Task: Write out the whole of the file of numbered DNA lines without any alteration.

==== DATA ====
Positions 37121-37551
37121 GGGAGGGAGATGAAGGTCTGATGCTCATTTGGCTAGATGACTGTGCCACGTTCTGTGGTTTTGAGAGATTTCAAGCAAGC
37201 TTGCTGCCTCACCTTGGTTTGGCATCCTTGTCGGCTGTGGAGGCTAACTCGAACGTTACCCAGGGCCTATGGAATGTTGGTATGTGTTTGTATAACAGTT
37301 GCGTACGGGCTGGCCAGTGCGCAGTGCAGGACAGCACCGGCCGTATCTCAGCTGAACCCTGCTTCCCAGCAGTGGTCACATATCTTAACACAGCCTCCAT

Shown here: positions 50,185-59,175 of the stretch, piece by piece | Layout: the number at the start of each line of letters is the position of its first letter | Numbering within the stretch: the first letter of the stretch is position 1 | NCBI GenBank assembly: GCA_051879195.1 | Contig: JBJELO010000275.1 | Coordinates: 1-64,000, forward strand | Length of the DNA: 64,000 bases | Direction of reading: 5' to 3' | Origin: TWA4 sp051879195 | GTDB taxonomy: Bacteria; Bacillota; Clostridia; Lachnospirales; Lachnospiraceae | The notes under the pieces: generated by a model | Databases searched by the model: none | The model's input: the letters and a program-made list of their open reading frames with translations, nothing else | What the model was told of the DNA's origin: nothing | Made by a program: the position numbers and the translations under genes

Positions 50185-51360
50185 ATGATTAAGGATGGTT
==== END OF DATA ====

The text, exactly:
Positions 37121-37551
37121 GGGAGGGAGATGAAGGTCTGATGCTCATTTGGCTAGATGACTGTGCCACGTTCTGTGGTTTTGAGAGATTTCAAGCAAGC
37201 TTGCTGCCTCACCTTGGTTTGGCATCCTTGTCGGCTGTGGAGGCTAACTCGAACGTTACCCAGGGCCTATGGAATGTTGGTATGTGTTTGTATAACAGTT
37301 GCGTACGGGCTGGCCAGTGCGCAGTGCAGGACAGCACCGGCCGTATCTCAGCTGAACCCTGCTTCCCAGCAGTGGTCACATATCTTAACACAGCCTCCAT

Shown here: positions 50,185-59,175 of the stretch, piece by piece | Layout: the number at the start of each line of letters is the position of its first letter | Numbering within the stretch: the first letter of the stretch is position 1 | NCBI GenBank assembly: GCA_051879195.1 | Contig: JBJELO010000275.1 | Coordinates: 1-64,000, forward strand | Length of the DNA: 64,000 bases | Direction of reading: 5' to 3' | Origin: TWA4 sp051879195 | GTDB taxonomy: Bacteria; Bacillota; Clostridia; Lachnospirales; Lachnospiraceae | The notes under the pieces: generated by a model | Databases searched by the model: none | The model's input: the letters and a program-made list of their open reading frames with translations, nothing else | What the model was told of the DNA's origin: nothing | Made by a program: the position numbers and the translations under genes

Positions 50185-51360
50185 ATGATTAAGGATGGTT